One of the ways an employer can honor God with her money is to ask God to show her which employees are hurting financially and to look for ways to bless those individuals.  An employer might provide an employee with an opportunity to work overtime and earn extra money.  She might provide additional training and money for college classes to help an employee to advance into a higher paying job.  If the employee’s need is urgent, God might instruct the employer to personally provide the funds to meet the need or to direct the employee to churches and agencies which provide assistance.

An employer who seeks to honor God with his money will find many opportunities to bless his workers and help improve their lives.  God, in turn, will bless that employer and allow him to create more jobs to provide more people with employment.

Honoring God With Our Money: Lesson 5

Our dealings with others in business, whether our employees or co-workers or those serving us, need to reflect Christian principles of fairness and honesty.  In this lesson, we look at what the Bible says about fair business practices and it’s warnings against dishonesty.

Think About: Do you reflect Christ in the way you treat those with whom you do business?  In the way you treat your co-workers or your employees?

Reat the following verses to discover what does the Bible say about how we treat those who work for us?

 Leviticus 19: 13b    Do not hold back the ______________of a hired _____________overnight.

 Deuteronomy 24:5  ___________them their wages each day before sunset, because they are ______________ and counting on it.  Otherwise they may cry to the Lord against you, and you will be guilty of ________.

Isaiah 58:3 “Why have we ____________”, they say, “and you have not seen it?  Why have we ____________ ourselves and you have not noticed?”  Yet on the day of your fasting, you do as you ___________ and ____________ all your workers.”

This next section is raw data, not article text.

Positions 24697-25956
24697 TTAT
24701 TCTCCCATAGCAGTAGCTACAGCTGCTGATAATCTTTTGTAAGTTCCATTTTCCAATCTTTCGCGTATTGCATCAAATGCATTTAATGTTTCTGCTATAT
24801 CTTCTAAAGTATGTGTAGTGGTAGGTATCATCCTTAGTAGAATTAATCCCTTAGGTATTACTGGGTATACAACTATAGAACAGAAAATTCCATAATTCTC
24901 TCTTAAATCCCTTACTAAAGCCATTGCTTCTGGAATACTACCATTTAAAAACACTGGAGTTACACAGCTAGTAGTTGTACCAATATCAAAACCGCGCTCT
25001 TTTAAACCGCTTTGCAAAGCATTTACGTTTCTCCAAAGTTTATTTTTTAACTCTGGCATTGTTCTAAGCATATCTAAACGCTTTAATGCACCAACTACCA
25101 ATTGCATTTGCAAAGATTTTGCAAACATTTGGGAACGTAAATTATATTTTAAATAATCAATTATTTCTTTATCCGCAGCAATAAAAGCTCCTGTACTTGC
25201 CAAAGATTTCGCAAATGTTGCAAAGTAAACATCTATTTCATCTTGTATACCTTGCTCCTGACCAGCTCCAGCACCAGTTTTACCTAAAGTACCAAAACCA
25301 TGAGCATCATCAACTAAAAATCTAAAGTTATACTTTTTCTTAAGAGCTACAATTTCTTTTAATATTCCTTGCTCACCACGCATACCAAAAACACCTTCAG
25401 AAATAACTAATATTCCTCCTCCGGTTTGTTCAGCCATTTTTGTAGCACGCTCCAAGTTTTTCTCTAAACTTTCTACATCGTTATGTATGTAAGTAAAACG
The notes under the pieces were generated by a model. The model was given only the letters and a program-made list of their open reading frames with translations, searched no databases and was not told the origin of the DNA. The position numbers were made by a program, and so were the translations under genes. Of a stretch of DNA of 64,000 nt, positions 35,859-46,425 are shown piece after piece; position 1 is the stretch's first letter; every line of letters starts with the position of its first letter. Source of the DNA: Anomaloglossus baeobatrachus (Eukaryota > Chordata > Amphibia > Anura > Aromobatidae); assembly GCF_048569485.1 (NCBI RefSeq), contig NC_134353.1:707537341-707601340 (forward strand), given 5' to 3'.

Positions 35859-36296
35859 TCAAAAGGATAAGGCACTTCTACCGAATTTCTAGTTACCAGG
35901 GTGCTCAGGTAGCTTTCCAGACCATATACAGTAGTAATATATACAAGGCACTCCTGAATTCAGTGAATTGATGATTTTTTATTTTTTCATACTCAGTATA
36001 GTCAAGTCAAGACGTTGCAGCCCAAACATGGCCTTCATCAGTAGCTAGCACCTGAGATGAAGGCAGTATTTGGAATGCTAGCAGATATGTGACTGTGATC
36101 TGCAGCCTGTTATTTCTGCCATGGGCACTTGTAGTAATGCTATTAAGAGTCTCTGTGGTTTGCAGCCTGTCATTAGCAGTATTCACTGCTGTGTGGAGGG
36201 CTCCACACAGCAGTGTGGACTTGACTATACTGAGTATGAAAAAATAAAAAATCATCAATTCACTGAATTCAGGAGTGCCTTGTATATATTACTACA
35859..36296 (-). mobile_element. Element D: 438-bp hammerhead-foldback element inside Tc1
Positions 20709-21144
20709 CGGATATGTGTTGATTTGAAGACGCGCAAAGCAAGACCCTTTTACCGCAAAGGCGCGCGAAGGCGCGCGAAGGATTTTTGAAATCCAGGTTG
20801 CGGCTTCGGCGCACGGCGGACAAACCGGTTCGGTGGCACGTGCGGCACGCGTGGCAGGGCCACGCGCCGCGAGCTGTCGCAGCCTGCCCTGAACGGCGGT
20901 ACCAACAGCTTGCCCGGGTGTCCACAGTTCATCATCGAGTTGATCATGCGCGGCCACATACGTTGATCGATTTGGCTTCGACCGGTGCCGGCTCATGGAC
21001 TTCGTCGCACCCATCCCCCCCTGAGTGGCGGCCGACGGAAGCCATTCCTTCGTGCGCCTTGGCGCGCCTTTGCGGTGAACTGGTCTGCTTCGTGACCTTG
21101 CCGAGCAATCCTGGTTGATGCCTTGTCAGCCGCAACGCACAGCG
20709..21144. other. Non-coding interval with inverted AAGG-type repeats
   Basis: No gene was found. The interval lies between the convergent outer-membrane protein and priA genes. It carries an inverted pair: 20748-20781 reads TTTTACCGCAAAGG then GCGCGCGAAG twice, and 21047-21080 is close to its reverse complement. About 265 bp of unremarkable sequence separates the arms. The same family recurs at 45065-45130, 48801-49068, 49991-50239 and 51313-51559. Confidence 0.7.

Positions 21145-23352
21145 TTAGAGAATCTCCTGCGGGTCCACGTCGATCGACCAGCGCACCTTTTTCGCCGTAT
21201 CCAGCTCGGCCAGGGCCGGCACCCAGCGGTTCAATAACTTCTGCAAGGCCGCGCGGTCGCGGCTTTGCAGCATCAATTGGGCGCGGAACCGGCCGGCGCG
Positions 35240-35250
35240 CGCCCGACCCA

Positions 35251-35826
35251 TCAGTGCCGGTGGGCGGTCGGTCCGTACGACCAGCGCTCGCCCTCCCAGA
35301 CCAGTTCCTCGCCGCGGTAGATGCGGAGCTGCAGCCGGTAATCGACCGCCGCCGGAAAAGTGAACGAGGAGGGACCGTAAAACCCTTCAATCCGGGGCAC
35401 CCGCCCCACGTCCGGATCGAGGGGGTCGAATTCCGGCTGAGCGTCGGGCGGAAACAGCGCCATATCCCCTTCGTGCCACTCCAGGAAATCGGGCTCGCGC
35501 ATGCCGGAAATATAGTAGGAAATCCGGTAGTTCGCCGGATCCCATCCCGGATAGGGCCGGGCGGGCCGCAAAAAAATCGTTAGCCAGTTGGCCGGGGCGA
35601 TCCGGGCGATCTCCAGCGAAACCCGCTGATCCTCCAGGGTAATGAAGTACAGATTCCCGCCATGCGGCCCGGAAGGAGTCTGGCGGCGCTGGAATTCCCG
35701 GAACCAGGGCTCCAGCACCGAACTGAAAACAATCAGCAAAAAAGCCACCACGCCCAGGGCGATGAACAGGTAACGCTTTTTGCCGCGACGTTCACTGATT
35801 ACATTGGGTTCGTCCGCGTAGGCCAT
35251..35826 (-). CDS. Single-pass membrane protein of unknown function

Malachi 3:5  So I will come near to you for _______________.  I will be quick to testify against sorcerers, adulterers, and perjurers, against those who defraud _______________ of their ____________, who oppress widows, and the fatherless, and deprive aliens of justice, but do not fear me, says the Lord Almighty.

 James 5:4  Look!  The ___________you failed to pay the workers who mowed your fields are crying out against you.  The ___________ of the harvesters have reached the ears of the Lord Almighty.

 

 Read the Parable of the Workers in the Vineyard  Matthew 20:1 – 16

 (1)  How would you feel if you were one of the first workers to be hired? 

(2)  What if you were the last worker hired? 

(3)  What are the implication of this story for how we treat workers? 

(4)  Do our laws prevent this type of generosity by an employer?

 

What does the Bible say about other business dealings?

 Prov. 13:11 ______________money ____________ away, but he who gathers ________________ little by little makes it grow.

 Prov. 28:8 He who increases his ______________ by ______________ interest amasses it for another, who will be kind to the _____________.

 Luke 3:13, 14  Don’t ______________ any more than you are required to, he told them…Don’t ______________ money and don’t accuse people falsely…Be ______________ with your pay.

 

 Read the Parable of the Shrewd Manager  Luke 16: 1 – 9 

 (1)    How do you feel about the behavior of the manager?

(2)    Would you have commended the manager if you were the master?

(3)    Are you surprised by Jesus’s comment in verse 9?

 

 Life Application:

Luke 16: 10 – 12 Whoever can be trusted with very little can also be trusted with much, and whoever is dishonest with very little will also be dishonest with much.  So if you have not been trustworthy in handling worldly wealthy, who will trust you with true riches?  And if you have not been trustworthy with someone else’s property, who will give you property of your own?”